Service Design Evaluation:

San Diego International Airport

How do you seamlessly redirect plane passengers to a new rental car center—without impacting their travel?

A fast turnaround doesn’t quite describe the pace of this project. With 50,000 passengers each day, our team had two days to identify and solve the challenges the new Rental Car Center (RCC) created for passenger wayfinding to and from the new RCC at the San Diego International Airport. Working under Z Research, the Hopscotch Labs team conceptualized and participated in the execution of the turnkey research process to effectively address challenges and make the transition process simpler for the Airport’s customers.
Client: San Diego International Airport
Research Lead: Z. Research
  • Participant Recruiting + Management
  • Study Design
  • Research Support

Evaluating the Passenger’s Experience

The Airport had a short window to make changes to the passenger experience between the Rental Car Center (RCC) and the airport terminals. Research participants, recruited for their design and technical expertise, experienced a typical passenger journey to and from the RCC.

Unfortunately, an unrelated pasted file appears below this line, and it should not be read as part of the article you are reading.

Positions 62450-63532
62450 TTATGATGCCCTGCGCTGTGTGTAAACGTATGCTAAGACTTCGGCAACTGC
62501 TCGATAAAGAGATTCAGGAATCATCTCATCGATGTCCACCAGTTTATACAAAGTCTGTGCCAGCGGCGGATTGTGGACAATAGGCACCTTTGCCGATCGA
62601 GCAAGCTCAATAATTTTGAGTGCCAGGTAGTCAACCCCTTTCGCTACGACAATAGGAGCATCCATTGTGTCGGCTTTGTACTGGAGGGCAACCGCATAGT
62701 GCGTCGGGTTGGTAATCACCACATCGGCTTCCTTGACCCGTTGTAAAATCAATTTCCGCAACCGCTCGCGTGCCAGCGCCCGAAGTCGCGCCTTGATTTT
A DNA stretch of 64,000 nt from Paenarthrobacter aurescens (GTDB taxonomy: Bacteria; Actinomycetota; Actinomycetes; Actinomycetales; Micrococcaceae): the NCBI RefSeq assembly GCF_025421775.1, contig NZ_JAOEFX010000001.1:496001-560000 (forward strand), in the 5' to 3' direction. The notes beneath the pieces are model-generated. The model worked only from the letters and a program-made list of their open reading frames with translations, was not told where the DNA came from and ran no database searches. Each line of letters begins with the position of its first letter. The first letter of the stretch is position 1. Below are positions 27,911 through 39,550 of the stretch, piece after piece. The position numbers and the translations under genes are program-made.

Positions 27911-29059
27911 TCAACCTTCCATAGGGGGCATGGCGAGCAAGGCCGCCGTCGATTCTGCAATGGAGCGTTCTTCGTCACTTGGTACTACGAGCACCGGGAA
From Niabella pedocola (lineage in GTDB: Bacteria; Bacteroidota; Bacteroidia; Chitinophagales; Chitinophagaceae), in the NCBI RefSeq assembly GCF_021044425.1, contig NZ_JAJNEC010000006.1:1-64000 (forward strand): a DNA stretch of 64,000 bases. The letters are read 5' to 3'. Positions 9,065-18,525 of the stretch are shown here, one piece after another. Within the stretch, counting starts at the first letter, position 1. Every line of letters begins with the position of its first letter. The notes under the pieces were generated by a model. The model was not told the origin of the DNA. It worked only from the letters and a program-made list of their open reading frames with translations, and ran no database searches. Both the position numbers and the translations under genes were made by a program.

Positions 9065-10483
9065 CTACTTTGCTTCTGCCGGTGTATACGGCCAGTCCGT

At each stage, the “brain trust” was given the opportunity to take notes and discuss issues they encountered and the opportunities they envisioned. A final shared brainstorm, brought consensus to the challenges encountered, and cohesion to all potential solutions. Having the client team participate in the research allowed for immediate implementation of our brain trust’s recommendations.

What we uncovered:

Lacking clear information, participants relied on past experience to find their car in the parking lot, not expecting the building to be a garage. People rely on prior knowledge and the available information to guide them in their decision making. Nowhere within our participants’ experience with the new RCC did they learn or expect that it was a garage and not a lot.
What this meant, literally: 3 participants went where we did not expect, the parking lot or the wrong bus. The implications for launch day were staggering, and of immediate concern to the client’s team.
The bright San Diego conditions made industry standard signage impossible to read. On multiple occasions, participants noted environmental conditions as barriers to a sign’s ease of use. San Diego’s greatest feature made navigating impossible whether exiting the dark RCC to find an unlit sign bathed in bright sunlight, or trying to find when the next bus is coming under the sun’s glare on video monitors.
The implications for design and facility planners: identify solutions to manage significant glare.

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